known as the Garden State, instead of having food shipped from across
the country. But New Jersey farms have largely given way to soulless
housing developments. Farming communities upstate, their downtowns
boarded up and desolate, have been gutted by industrial farming.
The ties most Americans had to rural
communities during the Great Depression kept many alive. A barter
economy replaced the formal economy. Families could grow food or had
relatives to feed them. But in a world where we do not know where our
food comes from, or how to produce it, we have become vulnerable. And
many will be forced, as food prices continue to rise, to shift to a
diet of cheap, fatty, mass-produced foods, already a staple of the
nation's poor. Junk food, a major factor in obesity, diabetes and heart
disease, is often the only food those in the inner city can buy because
supermarkets and nutritious food are geographically and financially
beyond reach. As the economy continues to deteriorate, the middle class
will soon join them.
"It is clear to anyone who looks carefully
at any crowd that we are wasting our bodies exactly as we are wasting
our land," Wendell Berry observed in "The Unsettling of America." "Our
bodies are fat, weak, joyless, sickly, ugly, the virtual prey of the
manufacturers of medicine and cosmetics. Our bodies have become
marginal; they are growing useless like our 'marginal land' because we
have less and less use for them. After the games and idle flourishes of
modern youth, we use them only as shipping cartons to transport our
brains and our few employable muscles back and forth to work."
Berry, who lives on a farm in Kentucky
where his family has farmed for generations, argues that local farming
is fundamental to sustaining communities. Industrial farming, he says,
has estranged us from the land. It has rendered us powerless to provide
for ourselves. It has left us complicit in the corporate destruction of
the ecosystem. Its moral cost, Berry argues, has been as devastating as
its physical cost.
"The people will eat what the corporations
decide for them to eat," writes Berry. "They will be detached and
remote from the sources of their life, joined to them only by corporate
tolerance. They will have become consumers purely-consumptive
machines-which is to say, the slaves of producers. What ... model farms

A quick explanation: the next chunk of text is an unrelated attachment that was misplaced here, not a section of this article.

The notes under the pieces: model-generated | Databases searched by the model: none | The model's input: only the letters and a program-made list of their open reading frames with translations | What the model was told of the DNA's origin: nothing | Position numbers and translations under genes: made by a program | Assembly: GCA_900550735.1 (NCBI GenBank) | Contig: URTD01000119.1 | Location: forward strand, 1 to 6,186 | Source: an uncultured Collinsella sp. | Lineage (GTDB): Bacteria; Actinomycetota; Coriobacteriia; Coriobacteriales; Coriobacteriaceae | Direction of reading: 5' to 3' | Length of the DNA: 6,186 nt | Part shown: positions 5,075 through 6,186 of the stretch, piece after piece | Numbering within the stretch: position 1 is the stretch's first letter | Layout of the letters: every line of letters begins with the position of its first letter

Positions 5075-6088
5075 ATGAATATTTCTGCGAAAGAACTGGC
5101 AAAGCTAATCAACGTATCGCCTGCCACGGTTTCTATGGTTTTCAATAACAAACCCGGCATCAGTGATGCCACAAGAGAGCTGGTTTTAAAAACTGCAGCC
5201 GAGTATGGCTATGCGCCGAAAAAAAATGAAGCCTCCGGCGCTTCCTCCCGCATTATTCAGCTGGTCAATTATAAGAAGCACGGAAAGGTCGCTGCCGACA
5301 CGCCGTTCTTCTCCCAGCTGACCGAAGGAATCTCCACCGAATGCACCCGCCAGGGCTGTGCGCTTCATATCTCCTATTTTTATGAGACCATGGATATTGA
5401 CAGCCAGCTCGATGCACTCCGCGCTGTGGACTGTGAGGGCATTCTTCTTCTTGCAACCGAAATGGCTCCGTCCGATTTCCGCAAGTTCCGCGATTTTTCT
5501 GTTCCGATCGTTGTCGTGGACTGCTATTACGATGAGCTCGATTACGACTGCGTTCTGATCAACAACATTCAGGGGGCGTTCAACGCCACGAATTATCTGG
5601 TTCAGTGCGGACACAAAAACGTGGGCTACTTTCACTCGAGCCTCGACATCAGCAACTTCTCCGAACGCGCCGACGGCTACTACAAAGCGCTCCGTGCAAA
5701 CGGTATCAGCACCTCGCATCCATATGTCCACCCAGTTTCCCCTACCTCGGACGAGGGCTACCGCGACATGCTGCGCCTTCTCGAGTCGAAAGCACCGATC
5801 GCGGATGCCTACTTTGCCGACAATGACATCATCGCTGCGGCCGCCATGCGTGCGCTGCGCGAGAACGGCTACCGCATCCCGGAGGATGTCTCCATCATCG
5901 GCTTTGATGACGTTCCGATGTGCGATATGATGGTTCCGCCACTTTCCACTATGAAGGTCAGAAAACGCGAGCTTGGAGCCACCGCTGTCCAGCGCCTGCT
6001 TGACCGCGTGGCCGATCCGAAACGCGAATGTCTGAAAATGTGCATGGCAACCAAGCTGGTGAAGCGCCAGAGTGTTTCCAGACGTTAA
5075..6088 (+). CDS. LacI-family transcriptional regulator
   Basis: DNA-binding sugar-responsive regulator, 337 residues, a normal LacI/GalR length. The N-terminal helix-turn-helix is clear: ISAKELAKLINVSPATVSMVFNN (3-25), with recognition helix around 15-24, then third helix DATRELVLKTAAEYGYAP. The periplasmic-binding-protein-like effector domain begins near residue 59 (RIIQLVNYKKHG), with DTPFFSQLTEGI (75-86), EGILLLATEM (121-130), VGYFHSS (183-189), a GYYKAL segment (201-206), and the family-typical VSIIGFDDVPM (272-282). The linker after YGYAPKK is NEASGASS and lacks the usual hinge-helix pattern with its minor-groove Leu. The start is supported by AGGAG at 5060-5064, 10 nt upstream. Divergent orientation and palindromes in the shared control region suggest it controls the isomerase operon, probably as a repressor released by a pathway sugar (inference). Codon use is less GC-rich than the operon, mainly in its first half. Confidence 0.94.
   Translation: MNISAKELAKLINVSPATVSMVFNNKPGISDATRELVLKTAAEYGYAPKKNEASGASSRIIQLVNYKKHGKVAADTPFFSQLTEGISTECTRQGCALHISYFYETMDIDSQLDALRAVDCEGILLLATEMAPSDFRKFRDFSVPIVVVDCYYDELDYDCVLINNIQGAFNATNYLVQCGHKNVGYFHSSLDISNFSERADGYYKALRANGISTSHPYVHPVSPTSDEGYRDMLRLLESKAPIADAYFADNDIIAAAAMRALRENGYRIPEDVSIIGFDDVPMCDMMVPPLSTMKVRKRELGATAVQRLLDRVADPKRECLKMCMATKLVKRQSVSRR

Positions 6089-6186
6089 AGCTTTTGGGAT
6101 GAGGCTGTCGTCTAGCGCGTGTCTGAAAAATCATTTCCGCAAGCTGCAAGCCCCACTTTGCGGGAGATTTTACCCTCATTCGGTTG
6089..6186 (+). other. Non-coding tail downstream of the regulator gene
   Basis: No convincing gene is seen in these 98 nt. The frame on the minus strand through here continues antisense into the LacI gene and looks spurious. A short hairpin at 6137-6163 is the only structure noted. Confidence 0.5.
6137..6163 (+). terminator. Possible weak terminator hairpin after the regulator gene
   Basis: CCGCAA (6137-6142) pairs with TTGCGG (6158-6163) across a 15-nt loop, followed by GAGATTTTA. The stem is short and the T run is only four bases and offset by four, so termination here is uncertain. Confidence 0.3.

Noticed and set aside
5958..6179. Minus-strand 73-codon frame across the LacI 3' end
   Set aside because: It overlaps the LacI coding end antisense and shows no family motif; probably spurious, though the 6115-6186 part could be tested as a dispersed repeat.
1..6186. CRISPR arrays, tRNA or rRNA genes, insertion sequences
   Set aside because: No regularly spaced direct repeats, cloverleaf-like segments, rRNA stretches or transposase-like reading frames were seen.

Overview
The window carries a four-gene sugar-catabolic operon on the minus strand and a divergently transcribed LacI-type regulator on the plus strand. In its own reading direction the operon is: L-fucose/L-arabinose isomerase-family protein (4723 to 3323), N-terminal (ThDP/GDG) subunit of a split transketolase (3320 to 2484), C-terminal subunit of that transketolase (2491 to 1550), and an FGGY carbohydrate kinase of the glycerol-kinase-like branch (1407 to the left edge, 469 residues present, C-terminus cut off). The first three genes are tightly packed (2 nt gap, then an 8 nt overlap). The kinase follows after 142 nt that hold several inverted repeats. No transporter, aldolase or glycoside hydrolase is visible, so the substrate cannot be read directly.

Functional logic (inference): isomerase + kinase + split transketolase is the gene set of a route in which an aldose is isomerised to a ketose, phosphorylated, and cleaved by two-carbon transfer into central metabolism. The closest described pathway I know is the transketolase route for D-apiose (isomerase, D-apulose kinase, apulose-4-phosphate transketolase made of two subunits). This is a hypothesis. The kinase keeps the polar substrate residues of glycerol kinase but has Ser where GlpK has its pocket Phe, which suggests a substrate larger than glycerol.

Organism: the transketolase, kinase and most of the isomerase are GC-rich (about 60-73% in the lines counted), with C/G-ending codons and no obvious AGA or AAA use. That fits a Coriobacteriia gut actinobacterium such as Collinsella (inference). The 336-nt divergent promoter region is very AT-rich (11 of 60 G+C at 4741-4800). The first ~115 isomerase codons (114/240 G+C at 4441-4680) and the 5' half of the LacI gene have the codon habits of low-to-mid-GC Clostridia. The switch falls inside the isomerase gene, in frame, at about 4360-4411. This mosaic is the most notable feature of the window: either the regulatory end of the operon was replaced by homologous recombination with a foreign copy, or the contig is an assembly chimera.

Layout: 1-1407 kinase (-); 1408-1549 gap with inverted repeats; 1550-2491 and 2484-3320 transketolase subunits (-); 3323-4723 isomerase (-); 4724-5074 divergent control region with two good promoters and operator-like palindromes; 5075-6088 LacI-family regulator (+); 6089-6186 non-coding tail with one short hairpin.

very powerfully suggest, then, is that the concept of total control may
be impossible to confine within the boundaries of the specialist
enterprise-that it is impossible to mechanize production without
mechanizing consumption, impossible to make machines of soil, plants,
and animals without making machines also of people."
The nascent effort by communities to
reclaim local food production is the first step toward reclaiming lives
severed and fragmented by corporate culture. It is more than a return
to local food production. It is a return to community. It brings us
back to the values that sustain community. It is a return to the
recognition of the fragility, interconnectedness and sacredness of all
living systems and our dependence on each other. It turns back to an
ethic that can save us.
"[The commercial] revolution ... , " writes
Berry, "did not stop with the subjugation of the Indians, but went on
to impose substantially the same catastrophe upon the small farms and
the farm communities, upon the shops of small local tradesmen of all
sorts, upon the workshops of independent craftsmen, and upon the
households of citizens. It is a revolution that is still going on. The
economy is still substantially that of the fur trade, still based on
the same general kinds of commercial items: technology, weapons,
ornaments, novelties, and drugs. The one great difference is that by
now the revolution has deprived the mass of consumers of any
independent access to the staples of life: clothing, shelter, food,
even water. Air remains the only necessity that the average user can
still get for himself, and the revolution has imposed a heavy tax on
that by way of pollution. Commercial conquest is far more thorough and
final than military defeat.
"The inevitable result of such an
economy," Berry adds, "is that no farm or any other usable property can
safely be regarded by anyone as a home, no home is ultimately worthy of
our loyalty, nothing is ultimately worth doing, and no place or task or
person is worth a lifetime's devotion. 'Waste,' in such an economy,
must eventually include several categories of humans-the unborn, the
old, 'disinvested' farmers, the unemployed, the 'unemployable.' Indeed,
once our homeland, our source, is regarded as a resource, we are all
sliding downward toward the ash heap or the dump."